In The College Nisei (in which he referred to his own work with the NJASRC in the third person), O'Brien reviewed the history of Japanese immigration to the U.S., the prejudice they faced and their resultant concentration in ethnic communities, the attitudes of Nisei college students in the 1930s toward Japan, the decision for mass removal and the consequent "confusion which accompanied the uprooting of one hundred thousand people," life in the incarceration camps, the work of the NJASRC, and the experiences of the Nisei students in their new colleges. Written in a dispassionate, academic style, O'Brien's own opposition to mass removal of the Nisei—American citizens—nevertheless comes through. His depiction of life in the camps emphasized above all the loss of freedom that Japanese Americans suffered.
Unsurprisingly O'Brien in The College Nisei portrayed student relocation very favorably, but he saw its benefits not merely as providing freedom for these young people, but as facilitating a "break with Japanese customs and institutions, thereby speeding up the assimilation process" of Japanese Americans into American life. O'Brien lauded the program for its wide dispersal of Nisei, and he lauded the released students who vowed not to recreate Nisei organizations or societies in their new locations, but to interact mainly with Americans not of Japanese American descent. O'Brien's support for the end of Japanese American networks and institutions and his focus on assimilation has led historian Allan Austin to point out that O'Brien, despite being "clearly both a friend of and an advocate for Nikkei students," also represented "the limits of liberal thought on matters of race and ethnic identity in the 1940s."
Nevertheless, O'Brien's accounts, in The College Nisei and in his 1944 essay, "Selective Dispersion as a Factor in the Solution of the Nisei Problem," remain of interest as more than documents by a participant-observer in the NJASRC. They include insightful comparisons and contrasts between the reception of Nisei students into new communities east of the restricted areas and the reception of prior immigrant groups and wartime migrants into American communities and American life, and of the state of racial and ethnic relations more generally in the 1940s. For example, O'Brien noted that the "acceptance of the college Nisei in southern white institutions points to a modification of the caste system in the South," with whites accepting limited integration of Japanese Americans even as they insisted on continued segregation of African Americans and Chinese Americans. The careful preparation in local communities for the arrival of Nisei students, with churches and universities as sponsors, pointed the way, O'Brien suggested, for the peaceful integration of other immigrants and migrants. Indeed, O'Brien's analysis allows us to see the NJASRC approach as a forerunner of the more recent sponsorship of refugees by churches and other community institutions.
Robert O'Brien exemplifies the work and attitudes of the group of West Coast educators who worked closely with Japanese American students before World War II, and who thereby developed a high regard for the achievements and "Americanism" of these students. These West Coast educators, committed to the ideals of racial equality, devoted much energy during the war to alleviating the injustices imposed on Nisei students and other Japanese Americans.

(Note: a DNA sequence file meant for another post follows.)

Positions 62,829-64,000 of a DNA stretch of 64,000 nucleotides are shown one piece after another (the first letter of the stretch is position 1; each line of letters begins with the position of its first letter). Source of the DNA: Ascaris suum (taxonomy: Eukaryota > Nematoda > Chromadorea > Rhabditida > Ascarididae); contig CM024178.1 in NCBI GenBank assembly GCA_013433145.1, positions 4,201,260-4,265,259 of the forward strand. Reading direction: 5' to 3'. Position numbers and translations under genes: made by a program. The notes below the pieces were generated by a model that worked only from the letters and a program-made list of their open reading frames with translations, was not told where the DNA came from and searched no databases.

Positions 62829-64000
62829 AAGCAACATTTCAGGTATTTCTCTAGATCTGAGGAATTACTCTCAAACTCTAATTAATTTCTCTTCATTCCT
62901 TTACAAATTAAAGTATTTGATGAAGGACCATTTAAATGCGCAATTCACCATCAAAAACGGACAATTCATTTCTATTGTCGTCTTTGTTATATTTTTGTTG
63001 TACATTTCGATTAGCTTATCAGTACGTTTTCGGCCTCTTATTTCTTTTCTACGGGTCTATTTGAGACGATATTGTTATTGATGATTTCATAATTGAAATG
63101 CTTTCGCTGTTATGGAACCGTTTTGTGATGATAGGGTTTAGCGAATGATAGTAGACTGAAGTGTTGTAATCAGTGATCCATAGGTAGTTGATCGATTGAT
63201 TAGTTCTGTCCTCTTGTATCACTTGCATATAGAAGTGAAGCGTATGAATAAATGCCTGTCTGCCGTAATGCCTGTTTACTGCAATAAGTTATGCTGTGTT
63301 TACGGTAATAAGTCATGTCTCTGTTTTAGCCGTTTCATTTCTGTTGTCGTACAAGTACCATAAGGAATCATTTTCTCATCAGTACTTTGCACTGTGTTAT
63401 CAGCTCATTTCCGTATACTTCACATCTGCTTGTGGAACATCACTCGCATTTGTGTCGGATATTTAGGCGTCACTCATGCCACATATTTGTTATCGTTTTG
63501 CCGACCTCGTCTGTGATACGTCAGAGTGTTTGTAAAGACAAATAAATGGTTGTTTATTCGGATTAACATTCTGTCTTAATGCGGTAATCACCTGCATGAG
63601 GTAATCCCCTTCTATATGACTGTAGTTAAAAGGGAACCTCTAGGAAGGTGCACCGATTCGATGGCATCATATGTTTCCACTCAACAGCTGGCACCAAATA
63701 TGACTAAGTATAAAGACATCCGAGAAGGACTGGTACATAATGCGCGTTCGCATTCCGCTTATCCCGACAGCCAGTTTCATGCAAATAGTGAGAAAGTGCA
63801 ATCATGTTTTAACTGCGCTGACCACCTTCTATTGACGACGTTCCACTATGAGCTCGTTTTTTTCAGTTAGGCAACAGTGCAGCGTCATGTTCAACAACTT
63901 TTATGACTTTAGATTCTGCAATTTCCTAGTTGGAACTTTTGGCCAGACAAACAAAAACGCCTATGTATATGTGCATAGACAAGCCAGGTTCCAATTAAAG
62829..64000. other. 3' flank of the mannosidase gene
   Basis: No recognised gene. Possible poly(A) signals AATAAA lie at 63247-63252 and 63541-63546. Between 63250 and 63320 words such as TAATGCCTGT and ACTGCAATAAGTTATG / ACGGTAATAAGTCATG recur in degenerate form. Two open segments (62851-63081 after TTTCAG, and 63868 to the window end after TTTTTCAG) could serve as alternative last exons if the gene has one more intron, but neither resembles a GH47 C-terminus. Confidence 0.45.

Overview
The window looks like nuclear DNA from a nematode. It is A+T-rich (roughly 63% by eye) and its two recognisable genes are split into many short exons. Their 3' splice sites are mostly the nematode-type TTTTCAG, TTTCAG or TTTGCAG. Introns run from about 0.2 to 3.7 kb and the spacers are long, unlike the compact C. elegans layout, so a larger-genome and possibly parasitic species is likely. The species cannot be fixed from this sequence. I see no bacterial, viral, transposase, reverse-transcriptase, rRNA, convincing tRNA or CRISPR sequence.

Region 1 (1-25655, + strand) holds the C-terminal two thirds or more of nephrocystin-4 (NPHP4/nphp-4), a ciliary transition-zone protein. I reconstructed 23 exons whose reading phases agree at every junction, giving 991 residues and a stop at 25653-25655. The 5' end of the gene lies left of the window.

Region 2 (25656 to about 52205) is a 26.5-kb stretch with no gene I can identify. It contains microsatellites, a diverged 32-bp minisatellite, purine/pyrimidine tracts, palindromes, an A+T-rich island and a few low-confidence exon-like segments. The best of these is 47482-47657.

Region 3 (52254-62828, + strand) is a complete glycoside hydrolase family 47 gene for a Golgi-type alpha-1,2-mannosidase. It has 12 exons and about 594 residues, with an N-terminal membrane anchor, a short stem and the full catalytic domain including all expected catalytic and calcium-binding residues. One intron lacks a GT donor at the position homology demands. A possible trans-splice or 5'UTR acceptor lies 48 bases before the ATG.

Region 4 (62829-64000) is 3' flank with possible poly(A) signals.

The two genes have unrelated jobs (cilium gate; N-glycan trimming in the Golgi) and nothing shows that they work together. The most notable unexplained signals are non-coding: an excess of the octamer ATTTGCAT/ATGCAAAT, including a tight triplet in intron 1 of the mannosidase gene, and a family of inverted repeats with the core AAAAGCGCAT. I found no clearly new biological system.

For More Information
Published Writings by Robert W. O'Brien
"The Status of Chinese in the Mississippi Delta." Social Forces 19:3 (Mar. 1941): 386-390.
"Victoria's Negro Colonists." Phylon 3:1 (1942): 15-18.
"Student Relocation." Common Ground 3:4 (Summer 1943): 73-78.
"Selective Dispersion as a Factor in the Solution of the Nisei Problem." Social Forces 23:2 (Dec. 1944): 140-147.
"Reaction of the College Nisei to Japan and Japanese Foreign Policy from the Invasion of Manchuria to Pearl Harbor." Pacific Northwest Quarterly 36:1 (Jan. 1945): 19-28.
"Profiles: Seattle." Journal of Educational Sociology 19:3 (Nov. 1945): 146-157.
Readings in General Sociology (as editor). Palo Alto: Pacific Books, 1947. (Several updated editions followed, with several co-editors, until 1969.)
The College Nisei. Palo Alto: Pacific Books, 1949.
The Night Nixon Spoke: A Study of Political Effectiveness (with Elizabeth Jones). Los Alamitos, CA: Hwong Publishers, 1976.
Austin, Allan. From Concentration Camp to Campus: Japanese American Students and World War II. Urbana: University of Illinois Press, 2004.
"Interrupted Lives: Japanese American Students at the University of Washington, 1941-1942," available at http://www.lib.washington.edu/exhibits/harmony/interrupted_lives/index.shtml, accessed 26 June 2012. National Japanese American Student Relocation Council Records, Hoover Institution, Stanford University.
Okihiro, Gary. Storied Lives: Japanese American Students and World War II. Seattle: University of Washington Press, 1999.
Robert W. O'Brien Papers, University of Washington Library, Seattle. (These consist mainly of a 1975 oral history interview.)
Shaffer, Robert. "Cracks in the Consensus: Defending the Rights of Japanese Americans During World War II." Radical History Review #72 (Fall 1998): 84-120.
Shaffer, Robert. "Opposing Internment: Educators and Missionaries Defending Japanese-American Rights During World War II," The Historian 61 (Spring 1999): 597-619.
- Oral history interview with Robert O'Brien, 24 April 1975, Robert O'Brien Papers, Special Collections, University of Washington Libraries, excerpt on-line at http://www.lib.washington.edu/exhibits/harmony/interrupted_lives/text/Obrien-interview.html.
- Robert O'Brien, The College Nisei (Palo Alto: Pacific Books, 1949), quotation at 31.
- O'Brien, The College Nisei, 115.
- Allan Austin, From Concentration Camp to Campus: Japanese American Students and World War II (Urbana: University of Illinois Press, 2004), 167.
- O'Brien, "Selective Dispersion as a Factor in the Solution of the Nisei Problem," Social Forces 23:2 (Dec. 1944), quotation at 147; O'Brien, The College Nisei, chap. VII.